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Space Mountain.

“Don’t worry about the future. Or worry, but know that worrying is as effective as trying to solve an algebra equation by chewing bubble gum. The real troubles in your life are apt to be things that never crossed your worried mind, the kind that blindside you at 4 p.m. on some idle Tuesday.” –Mary Schmich



Journal entry:

Friday 11pm , 19th June 2009. 

We had the good fortune to spend three weeks over June and July of this year, sightseeing our way through Hong Kong, Japan, Taiwan, South Korea and China.


I’d spent many months planning the trip. Researching it down to the finest detail.

Preparing documents, planning contingencies, consulting travel sites. Arranging, organising, co-ordinating.

I’d even made little laminated cards with the addresses of each hotel we were staying at (in English and in the appropriate native language) to hand to taxi drivers so we’d have no trouble getting to where we needed to go.


My family called me the “little travel agent”. 

My friend’s called me an anal retentive freak a well organized planner. 


The highlight for the kids was a trip to Hong Kong Disneyland

We spent the day immersed in Disney shenanigans, enjoying the children’s fascination with all that is sugary-sweet and finishing up with the bang that is the night time fireworks spec-tac-u-lar. 

While we waited for our first train back to the hotel a young man began talking to the children, asking them if they had enjoyed themselves. I moved into protective-mama-mode but he seemed pretty harmless and when it was discovered that we were heading in the same direction he took it upon himself to act as our impromptu guide. 

Just before the second train pulled to a stop he pointed at another train across on a distant platform and motioned for us to get ready. He looked spring-loaded. When the door opened he bolted for the other platform with us in tow. 

My son, Husband and step-father made it inside the train, but my daughter had dropped one of our shopping bags and upon seeing that we wouldn’t make it they stepped out of the carriage, my hubby pulling our son out by his arm. 

But the doors of the train shut before my son could get through. 

I looked at him, inside the train. 

All by himself. 

His face was pulled and stretched. White. He was just two eyes. Two big, huge eyes.

I screamed without knowing I was going to scream.

It was a guttural sound which began in my womb, accelerated by my pumping blood, gushing out through my lungs.

People stopped to help, pulling and tugging at the door, trying to free his arm from the metal jaw that had clamped around it. The train lurched forward and then stopped.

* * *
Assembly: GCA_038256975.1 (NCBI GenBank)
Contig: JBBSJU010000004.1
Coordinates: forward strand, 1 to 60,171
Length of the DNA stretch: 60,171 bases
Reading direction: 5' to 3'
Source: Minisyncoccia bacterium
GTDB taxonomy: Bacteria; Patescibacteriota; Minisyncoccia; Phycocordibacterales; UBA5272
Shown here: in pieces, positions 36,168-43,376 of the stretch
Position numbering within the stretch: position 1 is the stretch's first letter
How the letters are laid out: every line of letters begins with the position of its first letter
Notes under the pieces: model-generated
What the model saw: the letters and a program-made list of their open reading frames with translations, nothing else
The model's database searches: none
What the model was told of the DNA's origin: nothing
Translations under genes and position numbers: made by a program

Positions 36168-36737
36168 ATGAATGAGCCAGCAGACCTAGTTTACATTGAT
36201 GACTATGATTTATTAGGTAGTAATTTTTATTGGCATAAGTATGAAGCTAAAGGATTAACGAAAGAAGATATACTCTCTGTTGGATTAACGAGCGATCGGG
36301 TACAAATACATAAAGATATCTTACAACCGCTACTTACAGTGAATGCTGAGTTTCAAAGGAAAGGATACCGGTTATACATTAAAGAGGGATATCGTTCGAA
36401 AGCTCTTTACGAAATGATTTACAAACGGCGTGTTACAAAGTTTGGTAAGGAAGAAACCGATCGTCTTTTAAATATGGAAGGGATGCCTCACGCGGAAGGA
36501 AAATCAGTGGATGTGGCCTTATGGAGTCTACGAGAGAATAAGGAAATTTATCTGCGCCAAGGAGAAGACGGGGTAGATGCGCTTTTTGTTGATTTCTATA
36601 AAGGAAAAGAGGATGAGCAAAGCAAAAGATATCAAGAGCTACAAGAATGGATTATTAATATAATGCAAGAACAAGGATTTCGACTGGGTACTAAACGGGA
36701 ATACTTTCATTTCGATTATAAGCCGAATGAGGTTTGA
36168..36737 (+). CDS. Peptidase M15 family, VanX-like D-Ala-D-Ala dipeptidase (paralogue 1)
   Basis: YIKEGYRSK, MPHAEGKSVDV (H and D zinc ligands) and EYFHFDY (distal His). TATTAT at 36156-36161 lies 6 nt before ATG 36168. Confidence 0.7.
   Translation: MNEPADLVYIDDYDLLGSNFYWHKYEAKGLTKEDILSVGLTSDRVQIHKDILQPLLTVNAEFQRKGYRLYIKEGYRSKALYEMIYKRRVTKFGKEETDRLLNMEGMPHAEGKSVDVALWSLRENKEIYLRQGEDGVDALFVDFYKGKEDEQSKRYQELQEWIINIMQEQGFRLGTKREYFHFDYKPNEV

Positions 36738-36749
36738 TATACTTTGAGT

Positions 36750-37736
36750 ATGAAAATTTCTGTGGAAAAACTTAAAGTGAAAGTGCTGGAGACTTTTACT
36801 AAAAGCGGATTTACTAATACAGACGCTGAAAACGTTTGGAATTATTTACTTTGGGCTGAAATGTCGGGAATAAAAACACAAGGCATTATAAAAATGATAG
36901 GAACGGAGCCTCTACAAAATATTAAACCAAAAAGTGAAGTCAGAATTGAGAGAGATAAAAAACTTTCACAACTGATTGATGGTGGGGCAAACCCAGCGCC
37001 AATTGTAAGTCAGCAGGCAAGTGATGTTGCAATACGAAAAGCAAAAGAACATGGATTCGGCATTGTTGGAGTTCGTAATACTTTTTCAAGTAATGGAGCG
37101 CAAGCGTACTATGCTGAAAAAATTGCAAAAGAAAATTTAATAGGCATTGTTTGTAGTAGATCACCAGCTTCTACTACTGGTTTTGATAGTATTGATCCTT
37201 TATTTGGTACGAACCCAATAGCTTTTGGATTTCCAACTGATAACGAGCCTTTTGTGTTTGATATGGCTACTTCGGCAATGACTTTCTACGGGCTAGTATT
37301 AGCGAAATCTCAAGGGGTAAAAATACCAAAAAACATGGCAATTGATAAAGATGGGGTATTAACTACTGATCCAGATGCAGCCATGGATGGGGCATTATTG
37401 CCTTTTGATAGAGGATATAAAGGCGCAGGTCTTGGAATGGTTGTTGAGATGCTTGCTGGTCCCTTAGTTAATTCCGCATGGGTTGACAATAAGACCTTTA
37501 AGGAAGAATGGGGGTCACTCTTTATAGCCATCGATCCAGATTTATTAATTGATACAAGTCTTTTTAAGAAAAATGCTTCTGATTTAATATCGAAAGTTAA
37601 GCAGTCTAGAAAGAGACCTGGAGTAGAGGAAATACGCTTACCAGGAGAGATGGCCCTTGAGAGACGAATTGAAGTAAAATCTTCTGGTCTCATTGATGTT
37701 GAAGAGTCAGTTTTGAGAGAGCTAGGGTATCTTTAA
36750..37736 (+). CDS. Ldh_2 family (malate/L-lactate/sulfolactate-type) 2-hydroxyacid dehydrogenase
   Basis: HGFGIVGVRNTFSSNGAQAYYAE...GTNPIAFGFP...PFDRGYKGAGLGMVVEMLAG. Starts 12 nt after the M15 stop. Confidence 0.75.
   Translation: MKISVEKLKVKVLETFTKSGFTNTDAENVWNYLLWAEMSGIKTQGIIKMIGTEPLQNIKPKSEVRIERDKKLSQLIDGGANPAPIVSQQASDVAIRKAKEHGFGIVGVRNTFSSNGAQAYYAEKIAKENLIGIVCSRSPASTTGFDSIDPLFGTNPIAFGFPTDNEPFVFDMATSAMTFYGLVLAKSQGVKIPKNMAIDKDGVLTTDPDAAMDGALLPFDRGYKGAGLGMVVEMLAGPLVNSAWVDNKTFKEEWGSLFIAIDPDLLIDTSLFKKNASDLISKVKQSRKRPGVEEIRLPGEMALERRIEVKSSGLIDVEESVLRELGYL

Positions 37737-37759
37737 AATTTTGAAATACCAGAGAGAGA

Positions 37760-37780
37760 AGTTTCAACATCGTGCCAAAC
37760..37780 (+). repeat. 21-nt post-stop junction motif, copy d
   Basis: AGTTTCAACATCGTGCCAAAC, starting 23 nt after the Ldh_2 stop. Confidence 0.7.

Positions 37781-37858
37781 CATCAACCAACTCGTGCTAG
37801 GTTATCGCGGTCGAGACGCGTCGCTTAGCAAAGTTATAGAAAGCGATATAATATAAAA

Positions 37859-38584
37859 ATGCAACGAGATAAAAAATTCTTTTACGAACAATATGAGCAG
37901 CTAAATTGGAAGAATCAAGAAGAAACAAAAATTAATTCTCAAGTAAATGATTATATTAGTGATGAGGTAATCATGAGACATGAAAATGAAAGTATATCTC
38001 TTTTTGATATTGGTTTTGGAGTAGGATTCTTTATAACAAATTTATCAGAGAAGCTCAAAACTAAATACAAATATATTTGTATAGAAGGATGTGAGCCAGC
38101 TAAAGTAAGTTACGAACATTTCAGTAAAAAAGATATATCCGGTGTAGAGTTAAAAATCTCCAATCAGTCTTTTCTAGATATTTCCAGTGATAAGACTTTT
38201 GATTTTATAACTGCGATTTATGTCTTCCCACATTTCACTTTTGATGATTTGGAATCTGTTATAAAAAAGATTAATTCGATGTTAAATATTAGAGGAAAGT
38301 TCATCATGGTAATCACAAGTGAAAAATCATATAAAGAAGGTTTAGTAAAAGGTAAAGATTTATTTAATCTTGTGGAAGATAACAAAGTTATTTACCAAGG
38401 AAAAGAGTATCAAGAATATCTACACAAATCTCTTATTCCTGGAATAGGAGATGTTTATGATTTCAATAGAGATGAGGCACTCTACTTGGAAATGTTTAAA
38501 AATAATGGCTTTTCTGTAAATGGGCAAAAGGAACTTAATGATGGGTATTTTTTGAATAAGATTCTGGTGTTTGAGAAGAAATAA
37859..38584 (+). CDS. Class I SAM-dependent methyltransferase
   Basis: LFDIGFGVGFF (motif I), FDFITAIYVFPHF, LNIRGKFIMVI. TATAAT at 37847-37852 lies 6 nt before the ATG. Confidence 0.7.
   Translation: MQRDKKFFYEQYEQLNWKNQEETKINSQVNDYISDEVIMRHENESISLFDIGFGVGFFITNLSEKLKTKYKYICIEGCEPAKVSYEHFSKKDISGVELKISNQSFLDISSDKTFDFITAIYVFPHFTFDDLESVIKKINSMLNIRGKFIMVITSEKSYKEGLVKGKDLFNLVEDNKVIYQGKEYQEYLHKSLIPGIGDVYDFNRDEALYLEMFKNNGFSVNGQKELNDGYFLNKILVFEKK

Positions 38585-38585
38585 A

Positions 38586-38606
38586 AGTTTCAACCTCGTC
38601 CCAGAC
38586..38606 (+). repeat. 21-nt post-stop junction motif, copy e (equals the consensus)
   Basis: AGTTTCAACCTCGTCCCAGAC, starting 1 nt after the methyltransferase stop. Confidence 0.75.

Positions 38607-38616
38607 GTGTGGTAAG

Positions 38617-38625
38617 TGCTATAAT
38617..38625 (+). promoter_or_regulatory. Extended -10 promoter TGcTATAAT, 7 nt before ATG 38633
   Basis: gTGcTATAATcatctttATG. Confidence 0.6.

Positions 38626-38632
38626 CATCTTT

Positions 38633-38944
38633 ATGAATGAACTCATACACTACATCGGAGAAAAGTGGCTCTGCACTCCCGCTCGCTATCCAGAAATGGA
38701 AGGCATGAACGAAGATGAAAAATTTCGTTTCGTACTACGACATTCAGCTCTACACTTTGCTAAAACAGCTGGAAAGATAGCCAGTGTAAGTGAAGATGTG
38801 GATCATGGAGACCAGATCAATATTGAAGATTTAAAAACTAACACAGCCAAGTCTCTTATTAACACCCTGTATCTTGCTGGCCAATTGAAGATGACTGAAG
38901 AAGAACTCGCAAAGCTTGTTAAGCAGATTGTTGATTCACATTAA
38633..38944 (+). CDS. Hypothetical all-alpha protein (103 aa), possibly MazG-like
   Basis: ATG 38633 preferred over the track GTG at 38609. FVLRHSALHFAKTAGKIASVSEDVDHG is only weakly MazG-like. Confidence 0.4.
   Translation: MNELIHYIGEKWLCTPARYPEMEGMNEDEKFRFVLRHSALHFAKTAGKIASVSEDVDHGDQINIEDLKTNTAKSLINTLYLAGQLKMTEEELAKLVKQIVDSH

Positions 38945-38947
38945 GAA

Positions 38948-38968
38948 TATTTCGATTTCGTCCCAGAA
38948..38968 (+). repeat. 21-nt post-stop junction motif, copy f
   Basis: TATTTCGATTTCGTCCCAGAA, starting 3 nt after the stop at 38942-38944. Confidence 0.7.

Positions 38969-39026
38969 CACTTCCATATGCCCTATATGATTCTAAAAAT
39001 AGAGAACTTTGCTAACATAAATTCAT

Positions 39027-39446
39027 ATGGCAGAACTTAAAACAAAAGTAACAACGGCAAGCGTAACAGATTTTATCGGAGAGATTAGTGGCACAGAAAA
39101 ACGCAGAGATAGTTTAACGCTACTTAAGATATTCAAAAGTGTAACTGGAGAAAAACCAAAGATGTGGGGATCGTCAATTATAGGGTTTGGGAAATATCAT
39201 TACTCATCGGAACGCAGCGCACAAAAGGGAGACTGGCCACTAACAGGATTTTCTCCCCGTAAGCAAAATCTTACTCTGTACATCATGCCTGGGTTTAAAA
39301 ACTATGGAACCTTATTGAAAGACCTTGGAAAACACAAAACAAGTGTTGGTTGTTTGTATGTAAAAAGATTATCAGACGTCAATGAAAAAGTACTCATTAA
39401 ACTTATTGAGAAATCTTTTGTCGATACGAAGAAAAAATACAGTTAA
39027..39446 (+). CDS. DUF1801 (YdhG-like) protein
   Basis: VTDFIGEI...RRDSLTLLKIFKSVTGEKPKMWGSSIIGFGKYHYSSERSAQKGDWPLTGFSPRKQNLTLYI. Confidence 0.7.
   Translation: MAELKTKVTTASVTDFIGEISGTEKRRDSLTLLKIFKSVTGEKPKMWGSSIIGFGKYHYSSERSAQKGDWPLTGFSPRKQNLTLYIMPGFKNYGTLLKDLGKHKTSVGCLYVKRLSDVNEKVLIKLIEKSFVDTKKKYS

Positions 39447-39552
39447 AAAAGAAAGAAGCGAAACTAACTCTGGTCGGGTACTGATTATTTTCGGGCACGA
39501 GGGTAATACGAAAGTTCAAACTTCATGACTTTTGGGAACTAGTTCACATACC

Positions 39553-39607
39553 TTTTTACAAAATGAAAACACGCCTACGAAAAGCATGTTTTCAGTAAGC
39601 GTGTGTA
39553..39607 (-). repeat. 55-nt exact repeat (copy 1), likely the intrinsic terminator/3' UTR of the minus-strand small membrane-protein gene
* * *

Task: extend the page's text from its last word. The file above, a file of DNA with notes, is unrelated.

The door was released.

We rushed inside the train. The passengers around us were quiet. Watching. One handed my son a tissue. I mopped up his face, then used it for my own. 

As the train pulled away his terror turned to shock.

“Mum,” he said “I think I’m going to be sick.”

I emptied the souvenirs from a shopping bag onto the floor of the carriage and he vomited long and loudly into the luminous orange Disney bag.

The passengers on the train looked away politely while my son exorcised his fear. I looked for a place to put the bag, but there was no bin or hidey-hole, so I held it in my hand for the rest of the journey. 

Every so often I would look at it and see Mickey Mouse staring back at me, his arms spread wide as if he’d just performed the greatest magic trick in the world… “Ta-daaaaaa!” he said.


My son sported twin black bruise-stripes on either side of his forearm for many days after. As they faded to purple he still shuddered remembering the awful-ness that was the night on the train. But by the time the bruise had morphed through shades of green and grey he would grin and say… 

“Mum, remember at Disneyland? Remember how scared I was to do Space Mountain? Remember Mum? I didn’t want to do it at all! And then I stopped worrying and tried. Mum you should have come on it. Mum it was great.  It was aaawesooome! I can’t believe I did Space Mountain…I can’t wait to tell all my friends that I did it three times!”

One Response to “Space Mountain.”

  1. Quadelle says:

    Your scream? Totally warranted. So glad your son was safe.

    Amazing, their capacity to edit.

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